I once attended a funeral where the priest read an obituary that did not acknowledge two of the deceased mother’s children. The young lawyer in me wanted to “object” while he spoke. I said nothing. I could not fully understand the dynamics of the situation.
I wonder from time to time about the unspoken words between the mother and her children. I wonder when they stopped acknowledging each other. Was it in an instant moment or a slow distancing? They surely shared significant moments, presumably the children’s firsts of many things, and celebrations of birthdays and holidays. Were joyful times erased by hurtful words or unspoken cares, or would each say no joy existed? Perhaps, each carried hurts and blamed the other for those.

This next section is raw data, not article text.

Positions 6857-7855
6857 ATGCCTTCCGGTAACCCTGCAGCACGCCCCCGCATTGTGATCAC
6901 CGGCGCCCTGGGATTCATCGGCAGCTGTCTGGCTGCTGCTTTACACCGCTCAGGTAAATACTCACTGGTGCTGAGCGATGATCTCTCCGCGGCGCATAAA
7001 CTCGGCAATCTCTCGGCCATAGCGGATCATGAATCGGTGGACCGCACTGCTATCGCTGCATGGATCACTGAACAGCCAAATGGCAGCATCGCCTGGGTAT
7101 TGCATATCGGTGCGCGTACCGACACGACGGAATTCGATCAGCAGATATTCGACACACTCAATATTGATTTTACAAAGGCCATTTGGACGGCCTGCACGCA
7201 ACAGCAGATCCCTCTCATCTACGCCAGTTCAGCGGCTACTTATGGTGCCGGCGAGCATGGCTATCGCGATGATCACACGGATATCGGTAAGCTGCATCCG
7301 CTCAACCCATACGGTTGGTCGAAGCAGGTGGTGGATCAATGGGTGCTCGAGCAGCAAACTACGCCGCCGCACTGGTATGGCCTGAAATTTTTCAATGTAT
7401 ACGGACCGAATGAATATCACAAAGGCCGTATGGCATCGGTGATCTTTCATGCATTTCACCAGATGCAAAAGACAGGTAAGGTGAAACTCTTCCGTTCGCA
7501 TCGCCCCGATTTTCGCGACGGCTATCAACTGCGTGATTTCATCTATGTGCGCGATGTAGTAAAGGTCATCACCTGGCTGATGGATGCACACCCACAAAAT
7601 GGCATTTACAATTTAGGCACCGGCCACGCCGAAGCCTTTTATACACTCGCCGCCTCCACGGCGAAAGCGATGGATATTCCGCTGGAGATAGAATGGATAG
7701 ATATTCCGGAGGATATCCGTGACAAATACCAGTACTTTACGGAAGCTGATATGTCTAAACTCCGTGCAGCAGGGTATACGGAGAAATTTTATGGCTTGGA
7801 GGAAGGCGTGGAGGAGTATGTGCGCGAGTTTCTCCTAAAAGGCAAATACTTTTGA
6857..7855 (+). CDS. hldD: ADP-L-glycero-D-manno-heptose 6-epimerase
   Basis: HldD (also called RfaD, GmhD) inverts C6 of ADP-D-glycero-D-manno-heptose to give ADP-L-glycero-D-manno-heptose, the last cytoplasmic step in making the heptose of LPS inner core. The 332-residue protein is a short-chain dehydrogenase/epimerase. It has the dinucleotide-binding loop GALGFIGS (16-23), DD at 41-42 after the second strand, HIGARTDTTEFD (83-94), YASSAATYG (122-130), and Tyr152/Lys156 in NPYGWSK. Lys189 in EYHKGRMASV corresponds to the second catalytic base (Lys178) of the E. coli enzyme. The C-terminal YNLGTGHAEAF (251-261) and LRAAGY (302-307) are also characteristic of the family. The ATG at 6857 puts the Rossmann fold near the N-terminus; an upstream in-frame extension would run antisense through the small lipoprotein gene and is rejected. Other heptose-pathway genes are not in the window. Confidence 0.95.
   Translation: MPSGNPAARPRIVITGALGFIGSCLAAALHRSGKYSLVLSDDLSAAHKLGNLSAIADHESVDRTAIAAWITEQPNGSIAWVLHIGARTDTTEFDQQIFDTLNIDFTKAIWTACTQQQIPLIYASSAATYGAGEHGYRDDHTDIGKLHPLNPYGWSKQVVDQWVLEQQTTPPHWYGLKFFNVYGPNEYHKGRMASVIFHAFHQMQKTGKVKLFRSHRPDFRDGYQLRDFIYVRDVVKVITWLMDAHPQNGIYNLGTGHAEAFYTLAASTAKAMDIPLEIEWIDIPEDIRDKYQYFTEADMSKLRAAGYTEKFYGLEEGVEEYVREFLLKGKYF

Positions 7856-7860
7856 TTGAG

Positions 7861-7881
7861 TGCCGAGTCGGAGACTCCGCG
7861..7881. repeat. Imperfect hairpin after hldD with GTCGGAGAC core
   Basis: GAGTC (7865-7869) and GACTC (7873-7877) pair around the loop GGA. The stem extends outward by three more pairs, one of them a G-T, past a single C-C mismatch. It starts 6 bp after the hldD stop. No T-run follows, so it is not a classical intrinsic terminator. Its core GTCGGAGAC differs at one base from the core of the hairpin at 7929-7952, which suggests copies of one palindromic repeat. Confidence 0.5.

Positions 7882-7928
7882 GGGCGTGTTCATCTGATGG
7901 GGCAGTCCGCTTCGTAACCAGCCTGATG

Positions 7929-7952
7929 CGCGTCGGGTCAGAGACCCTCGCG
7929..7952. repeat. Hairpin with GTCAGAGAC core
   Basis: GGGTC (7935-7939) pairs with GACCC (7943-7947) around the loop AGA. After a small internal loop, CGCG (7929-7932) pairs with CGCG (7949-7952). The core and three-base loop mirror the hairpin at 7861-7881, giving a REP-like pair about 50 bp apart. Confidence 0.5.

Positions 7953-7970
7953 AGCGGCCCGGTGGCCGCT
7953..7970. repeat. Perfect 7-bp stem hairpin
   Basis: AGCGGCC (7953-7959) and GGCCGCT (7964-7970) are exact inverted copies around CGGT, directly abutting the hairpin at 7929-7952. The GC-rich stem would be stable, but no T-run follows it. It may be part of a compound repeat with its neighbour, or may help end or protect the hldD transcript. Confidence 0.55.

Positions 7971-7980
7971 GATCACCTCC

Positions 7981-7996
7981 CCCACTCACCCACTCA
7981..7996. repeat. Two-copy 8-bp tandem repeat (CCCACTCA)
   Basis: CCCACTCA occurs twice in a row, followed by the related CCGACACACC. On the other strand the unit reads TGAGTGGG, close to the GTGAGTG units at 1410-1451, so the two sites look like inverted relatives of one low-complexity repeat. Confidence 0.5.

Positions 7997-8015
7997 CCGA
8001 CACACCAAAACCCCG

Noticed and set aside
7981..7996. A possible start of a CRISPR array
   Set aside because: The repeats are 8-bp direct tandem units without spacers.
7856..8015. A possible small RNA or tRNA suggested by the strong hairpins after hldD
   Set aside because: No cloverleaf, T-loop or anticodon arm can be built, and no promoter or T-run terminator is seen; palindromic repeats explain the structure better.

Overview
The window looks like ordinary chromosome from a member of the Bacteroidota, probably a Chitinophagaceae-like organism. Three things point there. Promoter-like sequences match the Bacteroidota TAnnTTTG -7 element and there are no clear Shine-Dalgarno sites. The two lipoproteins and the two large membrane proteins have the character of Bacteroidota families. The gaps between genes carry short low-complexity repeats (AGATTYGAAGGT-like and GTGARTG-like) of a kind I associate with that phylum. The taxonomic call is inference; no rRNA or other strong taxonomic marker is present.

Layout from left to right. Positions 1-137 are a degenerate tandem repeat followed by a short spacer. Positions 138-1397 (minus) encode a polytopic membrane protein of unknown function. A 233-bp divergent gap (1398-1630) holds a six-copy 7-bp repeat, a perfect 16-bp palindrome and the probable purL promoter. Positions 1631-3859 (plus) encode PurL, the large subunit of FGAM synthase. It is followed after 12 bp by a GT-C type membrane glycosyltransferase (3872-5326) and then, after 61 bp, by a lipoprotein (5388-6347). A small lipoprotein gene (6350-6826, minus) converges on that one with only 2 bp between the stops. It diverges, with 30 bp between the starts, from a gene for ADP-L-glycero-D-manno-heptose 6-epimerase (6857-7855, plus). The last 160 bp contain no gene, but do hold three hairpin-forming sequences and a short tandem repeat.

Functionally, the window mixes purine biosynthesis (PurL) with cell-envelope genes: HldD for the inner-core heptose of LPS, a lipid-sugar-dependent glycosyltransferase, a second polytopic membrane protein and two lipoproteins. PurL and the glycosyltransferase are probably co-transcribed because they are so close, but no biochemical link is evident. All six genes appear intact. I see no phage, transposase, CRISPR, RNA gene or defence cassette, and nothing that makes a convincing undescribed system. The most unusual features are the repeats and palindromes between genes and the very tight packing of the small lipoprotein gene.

Humans sometimes choose to carry stuff with them for many years. Carrying negative thoughts and feelings around tends to disconnect us from each other and ourselves. As we observe our own actions, we begin to see our role in situations. Although we cannot change circumstances, we start to recognize our ability to act and speak with both compassion and confidence and show up as a better version of ourselves next time.
Is there an unspoken conversation on your mind? How long do you plan to carry it? Could you benefit from conflict resolution?